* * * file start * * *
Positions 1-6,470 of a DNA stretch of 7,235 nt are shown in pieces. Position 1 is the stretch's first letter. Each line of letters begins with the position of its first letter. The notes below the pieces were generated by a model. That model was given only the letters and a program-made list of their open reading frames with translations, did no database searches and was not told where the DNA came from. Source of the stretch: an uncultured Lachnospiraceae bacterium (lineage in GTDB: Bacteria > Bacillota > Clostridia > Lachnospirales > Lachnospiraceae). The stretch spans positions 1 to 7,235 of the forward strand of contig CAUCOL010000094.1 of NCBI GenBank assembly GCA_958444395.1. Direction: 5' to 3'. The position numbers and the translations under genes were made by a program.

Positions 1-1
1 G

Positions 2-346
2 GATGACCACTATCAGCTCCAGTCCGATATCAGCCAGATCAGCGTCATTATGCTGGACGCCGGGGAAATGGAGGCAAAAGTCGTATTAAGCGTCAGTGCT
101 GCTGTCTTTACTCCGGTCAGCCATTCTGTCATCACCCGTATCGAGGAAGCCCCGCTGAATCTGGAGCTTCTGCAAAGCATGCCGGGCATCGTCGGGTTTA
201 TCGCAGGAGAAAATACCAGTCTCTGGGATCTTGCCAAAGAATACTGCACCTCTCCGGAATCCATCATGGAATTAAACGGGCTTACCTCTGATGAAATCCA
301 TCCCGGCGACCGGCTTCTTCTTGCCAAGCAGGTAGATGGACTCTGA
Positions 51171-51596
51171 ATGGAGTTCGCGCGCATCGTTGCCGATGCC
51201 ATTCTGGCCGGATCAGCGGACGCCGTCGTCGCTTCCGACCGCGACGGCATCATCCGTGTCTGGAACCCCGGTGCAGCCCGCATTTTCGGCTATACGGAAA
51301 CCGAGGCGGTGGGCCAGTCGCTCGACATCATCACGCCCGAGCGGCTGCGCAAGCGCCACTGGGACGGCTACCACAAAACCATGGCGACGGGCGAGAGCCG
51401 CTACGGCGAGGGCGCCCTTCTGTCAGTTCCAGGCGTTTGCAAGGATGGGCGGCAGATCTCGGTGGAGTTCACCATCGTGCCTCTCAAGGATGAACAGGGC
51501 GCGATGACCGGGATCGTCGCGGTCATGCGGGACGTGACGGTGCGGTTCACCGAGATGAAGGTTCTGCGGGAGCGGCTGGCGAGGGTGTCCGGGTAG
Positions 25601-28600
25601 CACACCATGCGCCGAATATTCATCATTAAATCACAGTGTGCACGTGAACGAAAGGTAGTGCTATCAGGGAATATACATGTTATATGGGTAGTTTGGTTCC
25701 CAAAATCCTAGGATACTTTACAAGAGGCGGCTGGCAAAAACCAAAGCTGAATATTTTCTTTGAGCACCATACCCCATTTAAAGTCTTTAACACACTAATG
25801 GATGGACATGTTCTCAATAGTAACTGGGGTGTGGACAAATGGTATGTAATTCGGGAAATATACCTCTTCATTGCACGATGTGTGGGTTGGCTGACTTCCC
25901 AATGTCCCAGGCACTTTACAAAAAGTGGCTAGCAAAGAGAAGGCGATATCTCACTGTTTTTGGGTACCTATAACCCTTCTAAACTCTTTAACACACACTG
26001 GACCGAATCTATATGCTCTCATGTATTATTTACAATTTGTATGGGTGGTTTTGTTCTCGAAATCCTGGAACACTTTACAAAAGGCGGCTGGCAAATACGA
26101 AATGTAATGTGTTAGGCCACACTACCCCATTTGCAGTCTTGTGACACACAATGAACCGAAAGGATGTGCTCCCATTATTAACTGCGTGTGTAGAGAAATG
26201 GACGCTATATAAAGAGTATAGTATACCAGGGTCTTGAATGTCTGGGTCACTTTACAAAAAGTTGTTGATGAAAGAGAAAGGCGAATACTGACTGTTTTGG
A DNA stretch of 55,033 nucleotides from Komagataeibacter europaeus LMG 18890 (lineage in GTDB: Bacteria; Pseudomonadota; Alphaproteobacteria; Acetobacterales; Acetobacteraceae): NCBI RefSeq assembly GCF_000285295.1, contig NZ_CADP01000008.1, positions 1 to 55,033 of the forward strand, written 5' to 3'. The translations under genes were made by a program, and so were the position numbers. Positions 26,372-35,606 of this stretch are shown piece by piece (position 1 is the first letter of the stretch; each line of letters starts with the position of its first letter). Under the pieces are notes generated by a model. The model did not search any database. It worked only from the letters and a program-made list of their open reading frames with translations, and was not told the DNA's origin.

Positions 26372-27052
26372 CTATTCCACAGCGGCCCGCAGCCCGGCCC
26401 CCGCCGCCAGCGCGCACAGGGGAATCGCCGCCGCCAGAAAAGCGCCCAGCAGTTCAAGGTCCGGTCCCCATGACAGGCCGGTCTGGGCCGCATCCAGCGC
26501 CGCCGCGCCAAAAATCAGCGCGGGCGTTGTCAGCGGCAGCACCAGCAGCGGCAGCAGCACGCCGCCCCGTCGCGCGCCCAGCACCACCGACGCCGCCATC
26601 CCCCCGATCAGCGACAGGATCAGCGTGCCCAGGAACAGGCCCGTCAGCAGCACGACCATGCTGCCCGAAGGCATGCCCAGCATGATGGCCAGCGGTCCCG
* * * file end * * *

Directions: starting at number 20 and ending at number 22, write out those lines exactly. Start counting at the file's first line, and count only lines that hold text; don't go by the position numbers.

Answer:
26001 GACCGAATCTATATGCTCTCATGTATTATTTACAATTTGTATGGGTGGTTTTGTTCTCGAAATCCTGGAACACTTTACAAAAGGCGGCTGGCAAATACGA
26101 AATGTAATGTGTTAGGCCACACTACCCCATTTGCAGTCTTGTGACACACAATGAACCGAAAGGATGTGCTCCCATTATTAACTGCGTGTGTAGAGAAATG
26201 GACGCTATATAAAGAGTATAGTATACCAGGGTCTTGAATGTCTGGGTCACTTTACAAAAAGTTGTTGATGAAAGAGAAAGGCGAATACTGACTGTTTTGG